In a commercial television set, economy of manufacture must always be considered. Such economy, however, must not detract from the reliability or quality of the set. Both of the aforementioned methods for pivotally mounting a tuner assembly such that its control panel can be alternately within and without the television cabinet necessarily involve some additional expense. In the first of the aforementioned methods, weights must be accurately positioned, and each unit individually balanced on the production line, thereby requiring a greater expenditure both of parts and of production time. In the second of the aforementioned methods, ruggedizing the components to enable the unit to withstand its being snapped into each rest position would require the use of far more expensive components. In each of these cases, the momentum gained by the assembly in falling into its rest position would cause an undesirable abruptness of action, which abruptness this invention eliminates.

The invention discloses means whereby a tuner assembly can be pivotally mounted such that its control panel and the associated knobs are alternately hidden from view or accessible to the viewer, the unit being completely reliable in its operation and economical in its manufacture, and whereby the movement of the tuner between its two alternate positions is smooth and is effected with a minimum of effort.

Consequently, it is an object of this invention to provide a novel tilt-out control panel for a television receiver.

Another object of this invention is to provide a tilt-out control panel which will compensate for the uneven dis tribution of weight within is associated tuner assembly.

Still another object of this invention is to provide a tilt-out control panel which is economical in its manufacture.

Yet another object of the invention is to provide a tiltout control panel for a television receiver which displays the tuner functions while the control panel is hidden within the cabinet of the television set.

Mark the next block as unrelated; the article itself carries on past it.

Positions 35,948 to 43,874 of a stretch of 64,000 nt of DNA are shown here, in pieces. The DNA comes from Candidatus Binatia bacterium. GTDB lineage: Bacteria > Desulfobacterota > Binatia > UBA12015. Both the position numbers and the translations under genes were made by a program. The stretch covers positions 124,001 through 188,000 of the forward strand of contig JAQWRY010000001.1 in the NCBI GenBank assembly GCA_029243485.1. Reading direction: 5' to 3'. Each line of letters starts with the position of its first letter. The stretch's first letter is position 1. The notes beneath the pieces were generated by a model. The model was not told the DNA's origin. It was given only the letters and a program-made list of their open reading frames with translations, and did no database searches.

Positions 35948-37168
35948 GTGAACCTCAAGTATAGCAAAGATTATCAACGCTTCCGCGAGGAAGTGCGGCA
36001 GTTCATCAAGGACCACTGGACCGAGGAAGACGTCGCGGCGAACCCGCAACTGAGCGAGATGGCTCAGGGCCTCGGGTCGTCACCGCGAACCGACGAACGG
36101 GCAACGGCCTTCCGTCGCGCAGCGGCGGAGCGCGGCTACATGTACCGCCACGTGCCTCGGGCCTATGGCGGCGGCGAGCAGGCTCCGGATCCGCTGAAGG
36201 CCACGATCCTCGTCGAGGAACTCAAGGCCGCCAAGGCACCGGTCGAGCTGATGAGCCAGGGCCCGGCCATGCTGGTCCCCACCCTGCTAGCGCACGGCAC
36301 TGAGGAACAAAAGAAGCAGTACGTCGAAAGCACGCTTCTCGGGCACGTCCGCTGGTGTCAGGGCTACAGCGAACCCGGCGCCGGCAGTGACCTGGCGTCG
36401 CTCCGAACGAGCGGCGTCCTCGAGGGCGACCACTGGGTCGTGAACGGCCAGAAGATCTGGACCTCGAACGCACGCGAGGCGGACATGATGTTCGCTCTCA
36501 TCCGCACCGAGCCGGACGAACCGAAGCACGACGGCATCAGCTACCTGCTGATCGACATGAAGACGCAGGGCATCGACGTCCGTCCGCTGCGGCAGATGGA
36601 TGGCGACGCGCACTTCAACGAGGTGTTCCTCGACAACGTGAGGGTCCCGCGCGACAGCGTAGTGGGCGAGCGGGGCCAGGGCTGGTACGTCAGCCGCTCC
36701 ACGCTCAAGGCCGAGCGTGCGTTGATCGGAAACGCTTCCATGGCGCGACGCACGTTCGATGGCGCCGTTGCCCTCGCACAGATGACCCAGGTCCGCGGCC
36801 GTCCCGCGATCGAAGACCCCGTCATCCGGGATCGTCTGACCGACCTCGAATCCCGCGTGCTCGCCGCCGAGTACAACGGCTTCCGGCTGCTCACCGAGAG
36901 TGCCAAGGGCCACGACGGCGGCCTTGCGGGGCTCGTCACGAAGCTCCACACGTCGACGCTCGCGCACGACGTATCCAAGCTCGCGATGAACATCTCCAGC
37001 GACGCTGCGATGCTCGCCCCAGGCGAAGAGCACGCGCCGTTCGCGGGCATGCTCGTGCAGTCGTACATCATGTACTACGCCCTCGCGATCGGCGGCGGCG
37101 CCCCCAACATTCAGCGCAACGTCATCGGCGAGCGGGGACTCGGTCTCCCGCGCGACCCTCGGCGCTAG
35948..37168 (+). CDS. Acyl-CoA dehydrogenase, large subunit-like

A further object of the invention is to provide a tiltout control panel with a control spring which will partially inhibit the action of a toggle spring within its hinge mechanism.

A still further object of the invention is to provide a tilt-out control panel wherein the tensions on its toggle spring and control spring are mechanically adjustable.

A yet further object of the invention is to provide a universal hinge structure which will enhance movement of various loadings between two rest positions.

Other objects of the invention will become apparent upon reading the specification in conjunction with the drawings in which:

FIGURE 1 is a perspective view of a television set showing a tilt-out control panel constructed in accordance with the invention in its out position.

FIGURE 2 is a perspective view of a television set showing a tilt-out control panel constructed in accordance with the invention in its in position.

FIGURE 3 is an enlarged partial side sectional view of the television cabinet of FIGURE 1 showing a tilt-out tuning assembly constructed in accordance with the invention.

FIGURE 4 is a side sectional View of a television cabinet containing a tilt-out control panel constructed in accordance with the invention in its in position, showing only the pivot mechanism, the tuning assembly and the spring mechanisms.

FIGURE 5 is a side sectional view of a television cabinet containing a tilt-out control panel constructed in accordance with the invention at a point midway between its in and its out positions, showing only the pivot mechanism, the tuning assembly and the spring mechanisms.

FIGURE 6 is a side sectional view of a television cabinet containing a tilt-out control panel constructed in accordance with the invention in its out position, showing only the pivot mechanism, the tuning assembly and spring mechanisms.

FIGURE 7 shows pictorially the relative tensions upon the two springs of a tilt-out control panel constructed in accordance with the invention.

FIGURE 8 shows pictorially the torque produced about the pivot point of the tilt-out control panel of the invention by each of the two springs and the Weight of the tuner, and the resultant thereof.

FIGURE 9 is an enlarged view of the mechanism for adjusting the tensions upon the springs within the hinge portion of a tilt-out control panel constructed in accordance with the invention.

FIGURE 9a shows an alternate mechanism for adjusting the tensions upon the springs within the hinge portion of a tilt-out control panel as described in the invention such that there is no necessity of disconnecting any parts of the assembly to effect said adjustment.

Referring now to FIGURE 1, a television cabinet 10 has mounted in it a tuning assembly 11 in its out position. In this position a control panel 14, affixed to tuning assembly 11, is accessible. Control panel 14 is preferably offered at an angle of about forty-five degrees to the surface of cabinet 10.